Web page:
The paper aims to focus on the activism of lesbian, gay, bisexual and transgendered (LGBT) people and their allies within work organisations. Specifically, it explores whether LGBT trade union groups and company employee network groups provide mechanisms for visibility, voice and activism for LGBT employees within UK organisations.
This paper is based on in‐depth interviews with 149 LGB employees within 14 UK case study organisations. These took place within four local authorities, three fire and emergency services, two national voluntary sector organisations and five private sector organisations between 2004‐2006. In addition, 55 in‐depth interviews with management, trade union and LGBT company employee network group representatives within the organisations plus analysis of company and trade union web sites and publications provided information on organisation policy and practice. Interviews were conducted using a semi‐structured interview schedule and the data collected were coded and analysed with the assistance of Nvivo software.
This paper outlines the history of LGBT trade union groups and company employee network groups within the UK. It found that both LGBT trade union groups and company employee network groups have provided important and at times complimentary mechanisms for visibility, community and voice for LGBT employees. However, the paper recognised that LGBT company network groups were relatively “new actors” within the case study organisations and suggests that some early gains may have been those which companies were willing to concede. It concludes that more research will be needed to see whether both LGBT trade union and company employee network groups can maintain their momentum during a time of economic recession as equality and diversity budgets are squeezed.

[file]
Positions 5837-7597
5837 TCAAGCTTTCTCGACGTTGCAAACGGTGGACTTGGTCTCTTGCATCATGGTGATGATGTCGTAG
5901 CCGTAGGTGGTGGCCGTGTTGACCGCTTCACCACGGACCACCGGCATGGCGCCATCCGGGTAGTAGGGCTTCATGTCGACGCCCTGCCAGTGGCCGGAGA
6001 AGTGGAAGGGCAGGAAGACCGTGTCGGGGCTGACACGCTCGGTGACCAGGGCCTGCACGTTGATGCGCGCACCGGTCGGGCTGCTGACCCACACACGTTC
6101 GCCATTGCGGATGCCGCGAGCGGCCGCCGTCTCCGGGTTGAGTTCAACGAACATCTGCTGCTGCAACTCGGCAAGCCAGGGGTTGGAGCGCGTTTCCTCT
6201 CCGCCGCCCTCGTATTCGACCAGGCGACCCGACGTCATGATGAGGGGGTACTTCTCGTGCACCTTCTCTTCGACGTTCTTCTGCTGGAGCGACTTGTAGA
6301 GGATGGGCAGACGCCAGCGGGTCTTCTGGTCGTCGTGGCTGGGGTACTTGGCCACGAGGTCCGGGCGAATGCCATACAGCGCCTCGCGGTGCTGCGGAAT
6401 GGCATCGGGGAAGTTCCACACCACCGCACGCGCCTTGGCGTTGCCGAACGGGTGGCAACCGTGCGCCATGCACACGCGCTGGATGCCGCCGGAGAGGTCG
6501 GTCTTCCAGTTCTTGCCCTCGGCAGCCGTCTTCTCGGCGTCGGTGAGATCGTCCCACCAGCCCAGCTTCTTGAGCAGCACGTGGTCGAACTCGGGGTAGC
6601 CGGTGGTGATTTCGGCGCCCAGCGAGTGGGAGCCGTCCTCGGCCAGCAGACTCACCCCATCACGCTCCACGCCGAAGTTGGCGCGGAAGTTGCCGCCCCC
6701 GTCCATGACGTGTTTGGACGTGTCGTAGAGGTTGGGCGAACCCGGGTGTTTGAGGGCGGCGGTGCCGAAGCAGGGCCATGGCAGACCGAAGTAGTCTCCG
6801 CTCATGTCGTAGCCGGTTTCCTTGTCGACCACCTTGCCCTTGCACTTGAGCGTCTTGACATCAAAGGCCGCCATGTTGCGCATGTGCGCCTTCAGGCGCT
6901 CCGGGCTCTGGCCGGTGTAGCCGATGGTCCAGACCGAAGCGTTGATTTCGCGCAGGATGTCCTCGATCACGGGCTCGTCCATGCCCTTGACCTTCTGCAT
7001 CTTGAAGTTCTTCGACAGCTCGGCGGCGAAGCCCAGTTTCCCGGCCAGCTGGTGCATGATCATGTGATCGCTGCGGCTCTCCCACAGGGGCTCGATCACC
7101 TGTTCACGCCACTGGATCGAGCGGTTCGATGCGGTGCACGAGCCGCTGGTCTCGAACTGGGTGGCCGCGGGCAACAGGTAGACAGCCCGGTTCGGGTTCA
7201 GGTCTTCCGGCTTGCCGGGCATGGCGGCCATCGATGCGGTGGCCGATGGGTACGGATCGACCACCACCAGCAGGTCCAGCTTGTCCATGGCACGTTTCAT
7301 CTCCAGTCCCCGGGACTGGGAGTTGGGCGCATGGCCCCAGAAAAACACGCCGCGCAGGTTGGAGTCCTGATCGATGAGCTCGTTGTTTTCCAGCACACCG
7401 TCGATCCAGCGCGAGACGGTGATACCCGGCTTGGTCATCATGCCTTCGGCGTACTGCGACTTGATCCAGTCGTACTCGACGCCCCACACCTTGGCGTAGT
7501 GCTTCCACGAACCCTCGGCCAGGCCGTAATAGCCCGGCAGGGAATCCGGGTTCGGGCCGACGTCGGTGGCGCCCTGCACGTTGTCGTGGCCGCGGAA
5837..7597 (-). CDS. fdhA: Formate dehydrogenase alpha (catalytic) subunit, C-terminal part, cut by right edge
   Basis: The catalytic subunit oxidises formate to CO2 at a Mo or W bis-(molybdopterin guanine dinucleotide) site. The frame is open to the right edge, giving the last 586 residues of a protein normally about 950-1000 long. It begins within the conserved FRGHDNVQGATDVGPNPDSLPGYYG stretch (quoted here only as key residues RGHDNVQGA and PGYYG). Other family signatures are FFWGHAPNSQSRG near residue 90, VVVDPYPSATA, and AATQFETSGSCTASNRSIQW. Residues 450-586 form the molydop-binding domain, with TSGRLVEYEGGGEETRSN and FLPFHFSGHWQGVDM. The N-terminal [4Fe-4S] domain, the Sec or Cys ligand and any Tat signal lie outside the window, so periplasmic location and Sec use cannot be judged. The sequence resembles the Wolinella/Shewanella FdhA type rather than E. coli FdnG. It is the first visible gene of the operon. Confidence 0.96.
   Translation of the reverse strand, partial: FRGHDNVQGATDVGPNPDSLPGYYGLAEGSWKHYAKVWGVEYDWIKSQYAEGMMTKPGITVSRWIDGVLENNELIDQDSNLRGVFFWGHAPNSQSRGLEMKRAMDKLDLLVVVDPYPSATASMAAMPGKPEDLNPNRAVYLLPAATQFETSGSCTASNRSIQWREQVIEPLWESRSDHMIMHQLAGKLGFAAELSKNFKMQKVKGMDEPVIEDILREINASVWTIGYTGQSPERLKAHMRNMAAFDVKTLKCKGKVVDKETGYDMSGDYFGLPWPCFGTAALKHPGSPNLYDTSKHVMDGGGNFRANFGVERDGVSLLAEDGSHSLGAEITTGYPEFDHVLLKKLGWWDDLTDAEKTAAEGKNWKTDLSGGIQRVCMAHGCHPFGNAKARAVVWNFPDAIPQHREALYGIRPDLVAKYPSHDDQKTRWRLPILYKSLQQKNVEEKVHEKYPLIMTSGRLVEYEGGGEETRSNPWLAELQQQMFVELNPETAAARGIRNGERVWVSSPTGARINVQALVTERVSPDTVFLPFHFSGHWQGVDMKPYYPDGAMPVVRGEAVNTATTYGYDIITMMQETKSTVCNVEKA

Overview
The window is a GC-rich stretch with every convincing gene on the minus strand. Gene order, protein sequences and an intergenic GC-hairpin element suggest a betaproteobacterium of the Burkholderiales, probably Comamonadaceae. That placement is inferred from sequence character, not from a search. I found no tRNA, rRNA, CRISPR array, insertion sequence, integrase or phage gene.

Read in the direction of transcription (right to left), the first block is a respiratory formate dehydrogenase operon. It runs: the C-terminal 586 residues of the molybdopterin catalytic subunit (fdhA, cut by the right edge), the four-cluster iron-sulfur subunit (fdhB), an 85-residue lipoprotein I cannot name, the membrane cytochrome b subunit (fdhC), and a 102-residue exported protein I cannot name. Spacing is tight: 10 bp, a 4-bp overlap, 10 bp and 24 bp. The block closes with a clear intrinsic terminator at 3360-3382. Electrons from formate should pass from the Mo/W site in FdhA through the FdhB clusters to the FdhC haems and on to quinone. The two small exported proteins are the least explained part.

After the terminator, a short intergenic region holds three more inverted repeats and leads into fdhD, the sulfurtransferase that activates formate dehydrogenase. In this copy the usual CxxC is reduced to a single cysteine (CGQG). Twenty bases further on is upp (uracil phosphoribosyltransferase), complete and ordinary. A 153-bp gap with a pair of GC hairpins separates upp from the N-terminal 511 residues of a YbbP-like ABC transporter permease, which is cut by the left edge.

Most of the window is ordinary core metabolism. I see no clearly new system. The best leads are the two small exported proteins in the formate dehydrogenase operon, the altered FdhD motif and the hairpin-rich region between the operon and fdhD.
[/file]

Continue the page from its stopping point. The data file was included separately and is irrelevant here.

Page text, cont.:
A decline in trade unions and increasing non‐unionisation despite labour movement revitalisation campaigns has meant that there is growing interest in whether employee network groups can provide meaningful avenues for “employee voice” in both unionised and non‐unionised workplaces. The paper addresses a gap in knowledge by focusing firstly on LGBT activism in the workplace and secondly on the rationale for and development of LGBT trade union and company employee network groups as mechanisms for “employee voice” for LGBT employees.
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